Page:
Monday, July 7, 2014

Arsene DeLay -- Comin' Home

Arséne DeLay is scary talented. The clarity, warmth, and soulfulness of her voice will stop you dead in your tracks. You'll wonder why you haven't been an avid fan this whole time. But you can be forgiven -- Comin' Home is her first album.

DeLay showcases her formidable talent on her debut album: she glides from rock to pop to jazz and then a little gospel like it's not a big deal to excel in all of these genres. But she's not just an incredible singer. Most of the songs on this album are covers from fellow New Orleans singer-songwriters, but the arrangements are hers. When I pointed out that her covers of songs I know well are incredible, all she said was she picked musicians who seemed right for the job. So not only is she a talented songwriter in her own right, she's a damn fine producer as well. And as a contributor to the Proud compilation CD, I can speak from experience of her friendliness and consummate professionalism during what was at times a confusing process.

If for some reason the music itself isn't enough to make you excited about Comin' Home, here's another reason you should care. New Orleans is poppin'. I mean, we all knew that. But for this little corner of the music world, it's quickly becoming the cradle of Americana music. American Songwriter recently devoted an entire issue to the New Orleans Americana scene. Songwriters like Caleb Caudle, who was recently featured here, are gravitating towards the Crescent City in droves. Artists like Alynda Lee Segarra (Hurray For the Riff Raff) are bringing national attention to the city's incubation of roots and rock music. (Both Segarra and de Lay performed on the recording for Paul Sanchez's Nine Lives musical. Sanchez was instrumental in putting Comin' Home together and served as the album's "Studio Producer." If you ask me, he's the guy to blame for New Orleans' ascendancy.)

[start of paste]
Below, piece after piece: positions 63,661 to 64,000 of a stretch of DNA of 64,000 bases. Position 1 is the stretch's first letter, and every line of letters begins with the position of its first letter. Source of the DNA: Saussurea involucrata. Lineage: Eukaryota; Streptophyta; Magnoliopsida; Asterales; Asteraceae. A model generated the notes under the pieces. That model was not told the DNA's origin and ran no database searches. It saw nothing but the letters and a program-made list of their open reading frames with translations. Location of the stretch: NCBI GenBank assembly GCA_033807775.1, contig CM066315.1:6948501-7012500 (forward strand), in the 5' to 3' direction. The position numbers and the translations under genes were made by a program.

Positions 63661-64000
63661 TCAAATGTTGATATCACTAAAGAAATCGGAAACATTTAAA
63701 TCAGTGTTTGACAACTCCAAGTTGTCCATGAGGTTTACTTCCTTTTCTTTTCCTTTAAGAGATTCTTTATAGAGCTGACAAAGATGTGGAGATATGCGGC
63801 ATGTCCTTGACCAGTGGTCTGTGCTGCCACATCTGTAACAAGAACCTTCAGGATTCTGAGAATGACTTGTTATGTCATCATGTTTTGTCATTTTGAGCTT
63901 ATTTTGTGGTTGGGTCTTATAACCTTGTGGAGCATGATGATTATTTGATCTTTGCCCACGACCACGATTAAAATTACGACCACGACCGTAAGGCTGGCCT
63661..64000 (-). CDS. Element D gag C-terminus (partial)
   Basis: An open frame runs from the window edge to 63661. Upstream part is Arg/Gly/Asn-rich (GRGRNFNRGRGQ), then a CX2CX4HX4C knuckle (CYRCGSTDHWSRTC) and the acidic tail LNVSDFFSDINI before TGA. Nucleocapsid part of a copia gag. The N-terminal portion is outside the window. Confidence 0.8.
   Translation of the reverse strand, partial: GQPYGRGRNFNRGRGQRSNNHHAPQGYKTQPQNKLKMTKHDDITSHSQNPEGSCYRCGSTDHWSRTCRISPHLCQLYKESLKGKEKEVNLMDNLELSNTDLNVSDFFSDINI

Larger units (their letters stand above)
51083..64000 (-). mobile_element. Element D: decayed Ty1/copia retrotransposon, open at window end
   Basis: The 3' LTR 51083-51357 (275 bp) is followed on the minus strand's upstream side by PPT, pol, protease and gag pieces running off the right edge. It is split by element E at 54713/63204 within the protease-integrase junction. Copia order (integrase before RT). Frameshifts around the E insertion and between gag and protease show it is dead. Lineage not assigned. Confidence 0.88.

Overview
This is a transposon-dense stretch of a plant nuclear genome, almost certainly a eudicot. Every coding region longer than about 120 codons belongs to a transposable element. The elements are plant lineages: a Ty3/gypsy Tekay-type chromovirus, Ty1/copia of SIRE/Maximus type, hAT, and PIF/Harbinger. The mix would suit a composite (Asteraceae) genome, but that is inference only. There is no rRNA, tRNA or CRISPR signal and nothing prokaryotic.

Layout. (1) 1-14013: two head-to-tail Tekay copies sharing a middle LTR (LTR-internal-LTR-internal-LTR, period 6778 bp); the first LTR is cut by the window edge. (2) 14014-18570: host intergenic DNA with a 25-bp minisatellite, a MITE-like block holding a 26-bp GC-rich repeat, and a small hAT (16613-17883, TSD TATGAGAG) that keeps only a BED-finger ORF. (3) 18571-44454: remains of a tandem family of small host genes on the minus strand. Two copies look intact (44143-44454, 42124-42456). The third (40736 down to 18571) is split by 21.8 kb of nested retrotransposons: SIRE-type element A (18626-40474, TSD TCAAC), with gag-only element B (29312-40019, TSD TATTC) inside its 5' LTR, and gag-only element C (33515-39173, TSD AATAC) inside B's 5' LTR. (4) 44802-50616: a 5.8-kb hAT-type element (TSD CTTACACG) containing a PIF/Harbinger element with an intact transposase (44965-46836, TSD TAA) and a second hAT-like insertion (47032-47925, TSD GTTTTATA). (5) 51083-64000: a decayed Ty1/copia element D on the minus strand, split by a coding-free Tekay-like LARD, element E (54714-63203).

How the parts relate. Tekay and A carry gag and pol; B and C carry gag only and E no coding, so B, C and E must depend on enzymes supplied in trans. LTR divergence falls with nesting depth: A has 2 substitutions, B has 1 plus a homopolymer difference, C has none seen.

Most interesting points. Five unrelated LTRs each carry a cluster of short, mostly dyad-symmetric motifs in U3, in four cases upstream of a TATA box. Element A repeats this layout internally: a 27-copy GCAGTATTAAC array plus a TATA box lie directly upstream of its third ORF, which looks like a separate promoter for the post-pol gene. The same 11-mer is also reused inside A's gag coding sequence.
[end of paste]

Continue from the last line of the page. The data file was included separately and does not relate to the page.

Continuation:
American Songwriter focused on (white) folk singers picking up the jazzy heritage of the city, but this cross-pollination flows both ways. Two of the songs on the album are covers of Sonia Tetlow's songs. Tetlow is often compared favorably to Patti Smith, but DeLay's addition of a horn section to "Anti" was an inspired move that transformed a defiant punk rock song into something else entirely. I almost didn't recognize her interpretation of Mary Lasseigne's "Apollo." DeLay is absorbing the myriad sounds of New Orleans and creating something quite her own. But unlike the rockers celebrated in the music press, DeLay's actually from New Orleans and is contributing to her city's tradition. DeLay and musicians like her are doing nothing less than shaping the Americana of the future. What she's doing is important. That's why you should care.

Here's the original version of Anti:

Here's Arséne's:

Comin' Home (an original song)

St. Judas

ArséneDeLay -- Official, Purchase from CDBaby, Threadhead Records

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